from the can-we-get-this-on-all-the-pages dept.
Lily Hay Newman reports that when big news stories evolve into tragedies and people are flocking to read the latest bulletins online, many major newspapers have measures in place so there isn't a dancing Geico newt competing with dire news. The NYT confirmed that the site has a manual switch that can put individual articles in "sensitivity" mode. The settings seem to be either standard, "noads," or finally "tragedy," depending on the content of the story.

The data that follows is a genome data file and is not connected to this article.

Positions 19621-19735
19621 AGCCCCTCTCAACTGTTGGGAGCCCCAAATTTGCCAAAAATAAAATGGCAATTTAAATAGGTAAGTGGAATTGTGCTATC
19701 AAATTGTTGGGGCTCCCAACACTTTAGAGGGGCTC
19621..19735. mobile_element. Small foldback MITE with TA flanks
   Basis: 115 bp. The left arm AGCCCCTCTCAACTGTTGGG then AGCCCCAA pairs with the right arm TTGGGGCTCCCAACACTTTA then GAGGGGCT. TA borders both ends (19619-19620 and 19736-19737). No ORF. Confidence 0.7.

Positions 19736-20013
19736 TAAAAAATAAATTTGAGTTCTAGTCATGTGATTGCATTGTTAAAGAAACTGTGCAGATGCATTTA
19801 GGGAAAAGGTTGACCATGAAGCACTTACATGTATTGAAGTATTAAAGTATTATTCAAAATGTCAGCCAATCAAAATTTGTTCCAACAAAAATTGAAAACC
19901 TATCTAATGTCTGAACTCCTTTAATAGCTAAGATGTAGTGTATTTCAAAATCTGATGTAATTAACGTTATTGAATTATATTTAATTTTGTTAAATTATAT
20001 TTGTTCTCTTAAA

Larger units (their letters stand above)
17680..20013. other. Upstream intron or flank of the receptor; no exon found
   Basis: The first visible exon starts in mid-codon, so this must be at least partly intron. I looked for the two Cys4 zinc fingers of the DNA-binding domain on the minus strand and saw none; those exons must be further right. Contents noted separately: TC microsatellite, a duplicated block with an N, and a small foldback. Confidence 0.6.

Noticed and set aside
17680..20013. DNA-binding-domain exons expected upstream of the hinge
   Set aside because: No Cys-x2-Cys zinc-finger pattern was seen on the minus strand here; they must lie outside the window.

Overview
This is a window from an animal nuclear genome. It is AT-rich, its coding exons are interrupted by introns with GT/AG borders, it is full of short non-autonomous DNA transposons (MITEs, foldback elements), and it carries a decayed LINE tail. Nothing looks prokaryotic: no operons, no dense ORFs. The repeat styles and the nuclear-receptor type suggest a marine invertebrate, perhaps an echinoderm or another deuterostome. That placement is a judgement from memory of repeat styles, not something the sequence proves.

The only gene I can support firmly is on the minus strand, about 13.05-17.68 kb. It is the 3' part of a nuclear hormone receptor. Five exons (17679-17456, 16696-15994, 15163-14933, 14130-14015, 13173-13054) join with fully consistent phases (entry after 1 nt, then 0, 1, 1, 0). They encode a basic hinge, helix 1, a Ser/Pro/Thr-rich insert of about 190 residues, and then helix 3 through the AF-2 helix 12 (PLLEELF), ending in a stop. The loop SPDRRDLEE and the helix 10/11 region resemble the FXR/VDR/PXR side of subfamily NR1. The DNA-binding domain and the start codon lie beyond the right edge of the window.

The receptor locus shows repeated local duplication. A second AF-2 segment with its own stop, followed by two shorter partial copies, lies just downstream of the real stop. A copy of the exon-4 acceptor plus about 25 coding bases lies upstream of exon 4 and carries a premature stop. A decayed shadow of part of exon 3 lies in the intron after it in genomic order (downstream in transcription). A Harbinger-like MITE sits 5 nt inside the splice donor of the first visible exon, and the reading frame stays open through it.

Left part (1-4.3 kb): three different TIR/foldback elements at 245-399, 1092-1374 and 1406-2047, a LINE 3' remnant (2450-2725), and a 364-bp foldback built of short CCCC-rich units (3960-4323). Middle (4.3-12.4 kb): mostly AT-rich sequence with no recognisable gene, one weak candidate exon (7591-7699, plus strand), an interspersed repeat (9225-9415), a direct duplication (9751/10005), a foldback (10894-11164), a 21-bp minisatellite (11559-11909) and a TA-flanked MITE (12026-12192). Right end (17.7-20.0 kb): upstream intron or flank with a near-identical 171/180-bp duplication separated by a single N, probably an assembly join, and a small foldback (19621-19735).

In the case of Germanwings Flight 4U 9525, the Times eventually upgraded to tragedy. "It’s interesting in part because it’s almost an acknowledgement that ads are invasive and uncomfortable," says Parker Higgins referring to the meta tag: meta property="ad_sensitivity" content="noads". "There are no Google results for the tag, so it looks like it hasn’t been documented," says Parker, "but it seems like a pretty low-tech way to keep possibly insensitive ads off a very sensitive story—an admirable effort." After all, the Internet is filled with lists of unfortunate ad placements, and the worst ones are probably upbeat ads intruding on solemn moments. "In these types of tragedy cases, it’s an editorial decision that we make," says a spokeswoman for CNN Digital.